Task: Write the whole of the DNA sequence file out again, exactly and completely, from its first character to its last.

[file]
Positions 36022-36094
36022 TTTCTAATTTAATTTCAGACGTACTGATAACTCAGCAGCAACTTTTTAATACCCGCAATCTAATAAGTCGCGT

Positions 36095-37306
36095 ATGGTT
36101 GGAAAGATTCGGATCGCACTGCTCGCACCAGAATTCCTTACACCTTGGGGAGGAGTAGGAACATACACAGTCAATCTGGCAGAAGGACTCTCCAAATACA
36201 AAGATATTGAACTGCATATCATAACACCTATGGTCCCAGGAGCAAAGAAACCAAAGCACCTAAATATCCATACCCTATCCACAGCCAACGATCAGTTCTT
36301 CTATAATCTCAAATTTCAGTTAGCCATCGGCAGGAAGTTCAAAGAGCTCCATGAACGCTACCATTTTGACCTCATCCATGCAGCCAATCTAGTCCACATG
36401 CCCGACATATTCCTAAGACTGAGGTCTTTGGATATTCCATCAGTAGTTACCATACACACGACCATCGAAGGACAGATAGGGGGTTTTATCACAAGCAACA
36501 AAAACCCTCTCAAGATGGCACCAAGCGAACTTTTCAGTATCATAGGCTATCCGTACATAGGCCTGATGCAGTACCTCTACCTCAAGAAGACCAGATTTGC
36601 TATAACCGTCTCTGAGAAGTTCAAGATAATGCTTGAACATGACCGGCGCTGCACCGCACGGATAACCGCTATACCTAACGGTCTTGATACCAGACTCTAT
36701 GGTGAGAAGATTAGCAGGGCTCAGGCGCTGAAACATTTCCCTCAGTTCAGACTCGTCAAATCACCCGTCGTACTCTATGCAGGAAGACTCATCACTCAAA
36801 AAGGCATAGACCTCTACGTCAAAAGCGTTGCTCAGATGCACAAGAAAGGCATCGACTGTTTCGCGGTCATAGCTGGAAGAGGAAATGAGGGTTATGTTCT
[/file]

Positions 36022-36094
36022 TTTCTAATTTAATTTCAGACGTACTGATAACTCAGCAGCAACTTTTTAATACCCGCAATCTAATAAGTCGCGT

Positions 36095-37306
36095 ATGGTT
36101 GGAAAGATTCGGATCGCACTGCTCGCACCAGAATTCCTTACACCTTGGGGAGGAGTAGGAACATACACAGTCAATCTGGCAGAAGGACTCTCCAAATACA
36201 AAGATATTGAACTGCATATCATAACACCTATGGTCCCAGGAGCAAAGAAACCAAAGCACCTAAATATCCATACCCTATCCACAGCCAACGATCAGTTCTT
36301 CTATAATCTCAAATTTCAGTTAGCCATCGGCAGGAAGTTCAAAGAGCTCCATGAACGCTACCATTTTGACCTCATCCATGCAGCCAATCTAGTCCACATG
36401 CCCGACATATTCCTAAGACTGAGGTCTTTGGATATTCCATCAGTAGTTACCATACACACGACCATCGAAGGACAGATAGGGGGTTTTATCACAAGCAACA
36501 AAAACCCTCTCAAGATGGCACCAAGCGAACTTTTCAGTATCATAGGCTATCCGTACATAGGCCTGATGCAGTACCTCTACCTCAAGAAGACCAGATTTGC
36601 TATAACCGTCTCTGAGAAGTTCAAGATAATGCTTGAACATGACCGGCGCTGCACCGCACGGATAACCGCTATACCTAACGGTCTTGATACCAGACTCTAT
36701 GGTGAGAAGATTAGCAGGGCTCAGGCGCTGAAACATTTCCCTCAGTTCAGACTCGTCAAATCACCCGTCGTACTCTATGCAGGAAGACTCATCACTCAAA
36801 AAGGCATAGACCTCTACGTCAAAAGCGTTGCTCAGATGCACAAGAAAGGCATCGACTGTTTCGCGGTCATAGCTGGAAGAGGAAATGAGGGTTATGTTCT